The problem with this myth is that it’s true. Having someone tell you what to do is a motivation killer, and capitalism clearly works better than communism. However, “true” is the most dangerous assessment, because it is not Boolean.
We tend to think of truth in its conversational terms. “Billy is fat,” someone says. “Well, that’s true,” we rejoin. “But he’s not as fat as Sandra.” Both are fat, to different degrees. In certain contexts, Billy may not even be fat (among sea lions, for example). But in order to use conversational logic, we must assert first that our mental notion of Billy has that little switch flipped that marks him as a fatty fat pants.
In the same way, the West’s mythos is true, but only partially, which makes it the most dangerous mythos: the truish kind. Liberty is great. Not having any obligation to do anything but please oneself is great. Capitalism makes better products than socialism. These are all unquestionably true.
However, there are troubling qualifications to these. For example, capitalism tends to make better products, which doesn’t always mean superior objects. A Big Mac is a superior product, but no one is going to argue it’s better quality food than what you can purchase for a few dollars more. Planned obsolescence makes better products, like the iPods whose batteries you cannot replace, giving them a guaranteed short lifespan.
One of the underlying notions of our Western mythos is that competition will save us from such conditions. It doesn’t, apparently, although our libertarian friends tirelessly remind us that incompetence creates opportunities. The rejoinder is that when most people are OK with a Big Mac, there is no opportunity to unseat McDonald’s; you can be a niche success, but that’s as big as you’ll get. Same with Coca-Cola, pop music, junk architecture, Fifty Shades of Grey, etc. They’re junk food but junk food exists because of an inherent weakness in the human design.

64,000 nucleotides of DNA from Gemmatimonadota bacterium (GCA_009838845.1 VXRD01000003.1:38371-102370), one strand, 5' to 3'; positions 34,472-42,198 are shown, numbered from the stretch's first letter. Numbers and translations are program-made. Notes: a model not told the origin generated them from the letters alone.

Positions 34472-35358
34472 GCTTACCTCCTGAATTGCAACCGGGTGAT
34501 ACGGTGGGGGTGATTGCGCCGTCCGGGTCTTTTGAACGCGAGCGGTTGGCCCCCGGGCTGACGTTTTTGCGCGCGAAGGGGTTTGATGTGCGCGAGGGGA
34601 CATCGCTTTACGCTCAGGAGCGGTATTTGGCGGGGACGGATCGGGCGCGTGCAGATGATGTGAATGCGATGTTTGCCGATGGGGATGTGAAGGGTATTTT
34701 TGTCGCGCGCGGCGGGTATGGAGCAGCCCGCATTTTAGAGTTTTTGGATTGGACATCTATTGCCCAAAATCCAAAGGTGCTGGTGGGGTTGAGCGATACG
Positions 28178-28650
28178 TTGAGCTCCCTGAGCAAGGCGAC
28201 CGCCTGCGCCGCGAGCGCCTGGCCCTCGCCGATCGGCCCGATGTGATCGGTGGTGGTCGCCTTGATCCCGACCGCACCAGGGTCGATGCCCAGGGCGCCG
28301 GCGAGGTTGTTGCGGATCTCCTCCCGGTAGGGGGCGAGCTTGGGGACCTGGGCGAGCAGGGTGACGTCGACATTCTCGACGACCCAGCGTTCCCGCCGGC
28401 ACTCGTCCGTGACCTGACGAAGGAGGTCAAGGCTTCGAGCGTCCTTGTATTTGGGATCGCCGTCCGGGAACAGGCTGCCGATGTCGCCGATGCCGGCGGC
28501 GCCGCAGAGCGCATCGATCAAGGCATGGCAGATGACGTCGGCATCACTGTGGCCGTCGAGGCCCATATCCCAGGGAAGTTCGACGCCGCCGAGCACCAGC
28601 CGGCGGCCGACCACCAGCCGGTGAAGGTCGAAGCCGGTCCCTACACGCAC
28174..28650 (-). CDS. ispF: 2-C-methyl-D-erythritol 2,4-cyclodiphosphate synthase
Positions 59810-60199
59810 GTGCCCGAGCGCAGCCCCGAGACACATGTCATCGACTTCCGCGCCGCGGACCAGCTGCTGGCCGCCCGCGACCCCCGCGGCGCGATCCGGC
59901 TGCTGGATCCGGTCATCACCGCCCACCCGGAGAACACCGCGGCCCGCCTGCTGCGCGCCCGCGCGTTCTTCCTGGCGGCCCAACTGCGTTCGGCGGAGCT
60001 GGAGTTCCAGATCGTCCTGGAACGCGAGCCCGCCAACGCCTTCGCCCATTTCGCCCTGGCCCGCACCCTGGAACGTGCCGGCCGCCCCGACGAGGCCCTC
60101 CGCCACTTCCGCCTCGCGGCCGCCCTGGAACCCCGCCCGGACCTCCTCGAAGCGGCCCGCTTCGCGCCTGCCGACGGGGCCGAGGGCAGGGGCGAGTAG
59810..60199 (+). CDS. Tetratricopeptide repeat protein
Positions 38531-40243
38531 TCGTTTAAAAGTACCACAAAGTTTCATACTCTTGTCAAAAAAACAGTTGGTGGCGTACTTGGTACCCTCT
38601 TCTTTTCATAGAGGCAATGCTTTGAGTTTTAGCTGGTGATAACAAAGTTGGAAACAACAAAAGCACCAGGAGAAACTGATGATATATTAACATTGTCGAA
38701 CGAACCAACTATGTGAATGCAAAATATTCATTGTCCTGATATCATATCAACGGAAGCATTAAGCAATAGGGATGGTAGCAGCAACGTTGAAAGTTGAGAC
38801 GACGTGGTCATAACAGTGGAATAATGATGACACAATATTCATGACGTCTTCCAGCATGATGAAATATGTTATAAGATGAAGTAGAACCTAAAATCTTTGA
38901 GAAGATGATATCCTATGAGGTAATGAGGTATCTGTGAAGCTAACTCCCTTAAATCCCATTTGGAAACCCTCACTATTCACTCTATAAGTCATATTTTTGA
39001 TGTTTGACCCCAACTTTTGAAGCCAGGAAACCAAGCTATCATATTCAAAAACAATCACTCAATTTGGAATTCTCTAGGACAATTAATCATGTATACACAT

This is one troubling aspect of competition, which is that it rewards our tendency to the lowest common denominator. Junk food is crass and cheap, but it is also comforting. It never changes. It is easily consumed and has no “troubling” flavors like asparagus or a tuna steak. Sometimes, it is the best option, and it’s clearly superior to the empty breadlines of Russia.
Another troubling aspect of competition is that it causes conformity. To see how this is, we should look at the experience of two upper-half-of-middle-class Westerners, Jenna and Max.
Jenna is going abroad for her senior year in high school. She is doing this because everyone else in her group seems to be competing for this result, so it appears to be valuable. She reasons that if something better had come about, it would have predominated over this type of behavior.
Max runs a small business. He notes that 75% of his competitors use the same technique of making widgets. He realizes that if he uses a different technique, and results are not as expected, he’ll look like an idiot for not simply doing what the others are doing. So he follows along.
In each case, people are relying on “the wisdom of the crowd” to provide the best options because that wisdom arose through or is enforced by competition. However, this creates a form of calcification. In Jenna’s case, the task — finding a meaningful or instructive use of her senior year — is replaced by conformity. In Max’s case, his need for a workable solution is subsumed to his fear of not keeping up with others.
Like civilization itself, competition is a double-edged sword. When the civilization or industry is new, people start from nothing and race to find a solution; here, competition is good. When the civilization is already established, competition becomes a way of enforcing norms on others by making them see a different task than the actual one, or fear being out of step.
Perhaps for Jenna the senior-year excursion became a time-honored process by which she engaged in the same activities as others and came to the same conclusions, foreclosing hope and opportunity. Perhaps for Max the “method” involved is wasteful, causes pollution or produces a Big Mac instead of an actually flavorful, nutritious burger.
As with most things, “magic bullets” solutions don’t exist; it requires actual intervention by a thinking being to know when to use competition, and when to use other techniques. But in a democratic society, we fear that anyone might have this kind of power, as (competitively) it puts them ahead of us; thus by our free choice we doom ourselves to repetition.